I was reading the July, 2005 issue of Popular Mechanics when I saw an item about a laptop computer that could be manufactured for $100 USD. The laptop was designed by the brains at MIT, and the idea is to market the ultra cheap computers in the 3rd World in an attempt to narrow the digital divide. The author of the piece was quick to point out that these computers wouldnít be sold in the United States.
I doubt very many people would want one if they could afford something better. The C-note laptops have a rather flimsy 12Ē projection screen, 1GB of DRAM and flash memory, and (maybe) a 500-MHz microprocessor. The machine will also feature a hand crank to recharge the batteries, 4 USB ports, and Wi-Fi hardware.
There isnít enough memory to support off-the-shelf, plug-and-play operating systems like Windows XP. Instead the machine will have to run Linux, which will certainly delight the open source fans out there while putting a great deal of strain on the intended users. After all, itís not like many people can afford the leisure and money to get an education in machine language coding while living in a slum and scrambling to put food on the table every day.
So far as it goes, I support programs like this as long as it can pay its own way and does not require any money from me. A few more working computers in developing nations might just help out small business owners so far as inventory control and accounting is concerned. Extremely cheap laptops arenít going to transform the 3rd World into a technological powerhouse, though.
There are two reasons why Iím discussing this. The first is that it illustrates a basic gap between the way I view the world, and the basic model that many people who grew up in a high tech culture use to filter reality. I like advanced technology and am a successful user of many types, but I view it as an adjunct of whatís really necessary. Food, clothing, shelter, security from threats. Those are the baseline for a healthy and potentially fulfilling existence, and I think itís obvious that many people in the world suffer through lives where one or more are absent. Itís pretty tough to get excited over cheap laptops when thereís a shortage of clean, disease free water in developing nations.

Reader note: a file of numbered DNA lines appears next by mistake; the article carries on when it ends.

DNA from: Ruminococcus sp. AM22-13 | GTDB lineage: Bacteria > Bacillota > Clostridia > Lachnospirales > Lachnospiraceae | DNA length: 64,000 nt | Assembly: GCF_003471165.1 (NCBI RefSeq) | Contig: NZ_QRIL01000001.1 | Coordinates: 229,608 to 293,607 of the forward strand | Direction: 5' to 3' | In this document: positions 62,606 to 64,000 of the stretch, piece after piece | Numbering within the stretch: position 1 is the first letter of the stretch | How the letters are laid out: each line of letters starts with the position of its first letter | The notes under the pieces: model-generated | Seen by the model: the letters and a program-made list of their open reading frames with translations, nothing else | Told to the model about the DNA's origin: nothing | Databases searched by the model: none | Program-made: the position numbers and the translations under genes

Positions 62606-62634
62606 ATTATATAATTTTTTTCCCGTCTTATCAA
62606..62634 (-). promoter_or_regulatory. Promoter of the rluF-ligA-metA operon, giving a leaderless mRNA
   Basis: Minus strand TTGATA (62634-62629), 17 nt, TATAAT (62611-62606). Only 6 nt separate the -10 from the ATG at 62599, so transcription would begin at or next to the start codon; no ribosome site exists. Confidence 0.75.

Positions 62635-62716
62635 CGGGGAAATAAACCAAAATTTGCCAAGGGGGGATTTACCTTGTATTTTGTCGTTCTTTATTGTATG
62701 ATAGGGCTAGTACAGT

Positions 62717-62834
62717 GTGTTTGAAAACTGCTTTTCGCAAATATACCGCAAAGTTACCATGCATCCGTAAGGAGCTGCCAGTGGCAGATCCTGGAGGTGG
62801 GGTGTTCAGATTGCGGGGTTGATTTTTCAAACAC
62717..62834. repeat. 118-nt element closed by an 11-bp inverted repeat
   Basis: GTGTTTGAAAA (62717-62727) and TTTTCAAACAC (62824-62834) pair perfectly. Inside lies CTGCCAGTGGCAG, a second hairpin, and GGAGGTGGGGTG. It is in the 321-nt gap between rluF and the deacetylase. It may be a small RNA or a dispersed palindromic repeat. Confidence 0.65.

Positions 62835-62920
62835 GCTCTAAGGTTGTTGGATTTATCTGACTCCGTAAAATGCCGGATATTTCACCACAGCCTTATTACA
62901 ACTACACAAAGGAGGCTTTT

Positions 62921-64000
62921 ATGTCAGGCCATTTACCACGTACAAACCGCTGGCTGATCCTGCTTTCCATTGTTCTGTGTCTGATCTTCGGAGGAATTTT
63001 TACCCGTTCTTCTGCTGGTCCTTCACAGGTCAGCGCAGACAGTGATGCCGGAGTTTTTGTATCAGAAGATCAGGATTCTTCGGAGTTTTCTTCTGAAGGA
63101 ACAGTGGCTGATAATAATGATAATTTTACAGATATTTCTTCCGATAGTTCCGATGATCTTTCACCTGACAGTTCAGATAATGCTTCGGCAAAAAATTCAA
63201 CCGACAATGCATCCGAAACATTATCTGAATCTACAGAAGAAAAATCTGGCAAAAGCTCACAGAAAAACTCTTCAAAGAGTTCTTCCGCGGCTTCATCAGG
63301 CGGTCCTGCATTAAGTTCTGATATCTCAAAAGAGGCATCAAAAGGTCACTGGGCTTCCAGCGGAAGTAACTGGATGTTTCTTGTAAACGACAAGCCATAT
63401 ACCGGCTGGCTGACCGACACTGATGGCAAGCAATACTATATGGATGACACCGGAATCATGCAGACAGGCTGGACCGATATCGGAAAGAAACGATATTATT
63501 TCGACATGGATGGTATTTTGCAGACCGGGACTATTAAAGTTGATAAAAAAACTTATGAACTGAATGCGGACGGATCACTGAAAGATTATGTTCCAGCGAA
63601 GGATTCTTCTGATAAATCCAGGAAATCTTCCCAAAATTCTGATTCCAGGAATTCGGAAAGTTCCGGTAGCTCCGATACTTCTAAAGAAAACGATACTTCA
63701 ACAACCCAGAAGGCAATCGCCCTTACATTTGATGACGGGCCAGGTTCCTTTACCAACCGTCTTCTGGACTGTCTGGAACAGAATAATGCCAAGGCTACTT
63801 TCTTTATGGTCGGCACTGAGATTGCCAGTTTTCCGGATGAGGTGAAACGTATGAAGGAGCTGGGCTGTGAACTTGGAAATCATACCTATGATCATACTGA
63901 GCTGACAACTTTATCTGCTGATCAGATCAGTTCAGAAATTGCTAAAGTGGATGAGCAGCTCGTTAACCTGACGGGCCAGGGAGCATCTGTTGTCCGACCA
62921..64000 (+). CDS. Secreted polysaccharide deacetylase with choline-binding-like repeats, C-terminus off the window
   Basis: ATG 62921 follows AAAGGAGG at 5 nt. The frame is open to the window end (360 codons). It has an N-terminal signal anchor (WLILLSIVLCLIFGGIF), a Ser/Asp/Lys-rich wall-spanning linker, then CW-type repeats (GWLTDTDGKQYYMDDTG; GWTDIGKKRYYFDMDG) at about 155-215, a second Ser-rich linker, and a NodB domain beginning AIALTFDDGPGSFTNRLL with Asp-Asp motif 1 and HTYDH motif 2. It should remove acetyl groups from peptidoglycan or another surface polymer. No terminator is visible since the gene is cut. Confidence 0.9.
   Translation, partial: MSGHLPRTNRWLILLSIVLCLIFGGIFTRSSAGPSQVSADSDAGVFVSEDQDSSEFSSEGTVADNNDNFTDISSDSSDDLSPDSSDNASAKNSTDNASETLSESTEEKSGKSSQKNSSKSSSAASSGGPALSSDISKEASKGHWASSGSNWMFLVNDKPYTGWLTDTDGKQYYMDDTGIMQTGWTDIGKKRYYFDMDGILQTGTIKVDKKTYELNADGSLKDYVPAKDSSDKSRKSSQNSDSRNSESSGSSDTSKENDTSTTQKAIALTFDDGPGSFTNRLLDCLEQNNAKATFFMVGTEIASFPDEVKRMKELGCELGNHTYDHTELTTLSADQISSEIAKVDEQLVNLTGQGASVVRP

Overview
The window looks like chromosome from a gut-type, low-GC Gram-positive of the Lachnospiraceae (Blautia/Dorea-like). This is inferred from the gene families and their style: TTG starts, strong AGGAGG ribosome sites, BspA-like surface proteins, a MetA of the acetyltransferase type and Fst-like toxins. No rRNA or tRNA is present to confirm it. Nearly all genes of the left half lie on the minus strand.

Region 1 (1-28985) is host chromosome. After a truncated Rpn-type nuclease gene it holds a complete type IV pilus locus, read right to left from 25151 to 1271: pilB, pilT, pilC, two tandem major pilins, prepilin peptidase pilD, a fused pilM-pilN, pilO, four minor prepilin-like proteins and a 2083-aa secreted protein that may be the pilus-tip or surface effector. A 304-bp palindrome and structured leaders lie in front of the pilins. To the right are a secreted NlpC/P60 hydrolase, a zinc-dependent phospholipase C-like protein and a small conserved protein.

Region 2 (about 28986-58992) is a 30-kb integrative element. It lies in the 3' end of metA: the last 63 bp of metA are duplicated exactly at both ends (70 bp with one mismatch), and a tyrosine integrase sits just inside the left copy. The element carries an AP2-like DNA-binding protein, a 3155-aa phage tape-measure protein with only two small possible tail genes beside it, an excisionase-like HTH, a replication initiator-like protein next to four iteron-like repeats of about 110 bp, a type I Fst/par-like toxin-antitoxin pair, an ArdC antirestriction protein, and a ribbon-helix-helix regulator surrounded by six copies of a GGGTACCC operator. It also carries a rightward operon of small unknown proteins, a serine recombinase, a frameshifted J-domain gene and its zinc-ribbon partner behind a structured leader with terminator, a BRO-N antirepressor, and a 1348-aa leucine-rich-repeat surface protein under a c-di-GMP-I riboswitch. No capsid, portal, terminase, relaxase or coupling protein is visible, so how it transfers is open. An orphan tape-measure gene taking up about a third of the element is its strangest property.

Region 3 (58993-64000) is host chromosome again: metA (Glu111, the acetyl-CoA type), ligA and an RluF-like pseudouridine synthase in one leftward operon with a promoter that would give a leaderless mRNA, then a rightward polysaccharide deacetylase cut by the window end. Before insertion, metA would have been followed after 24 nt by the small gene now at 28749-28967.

It seems that most people who make their living with high tech think that it’s more significant than it really is. Read this MIT FAQ page again and you’ll see that the author is operating on the assumption that children simply cannot be educated properly unless they have access to computers and the Internet. Something else that is accepted without question is the idea that the lack of computers has seriously hampered economic development.
Donít get me wrong, the guys at MIT who came up with the laptop program are doing what they can with what they have. They deserve to be lauded for their achievement. But the problem here is not that thereís a ďdigital divideĒ, and injecting high tech into societies that canít compare to our level of sophistication isnít the way to improve conditions. That wonít happen until the majority of the governments of the world reform to the point that they offer rule of law, low levels of corruption, and transparency. This isnít going to happen anytime soon.
I said that there were two reasons why I wanted to bring this to your attention. The second is that I just think itís neat that they managed to put together a working laptop for $100 USD. The handcrank to recharge the batteries is also wicked kewl.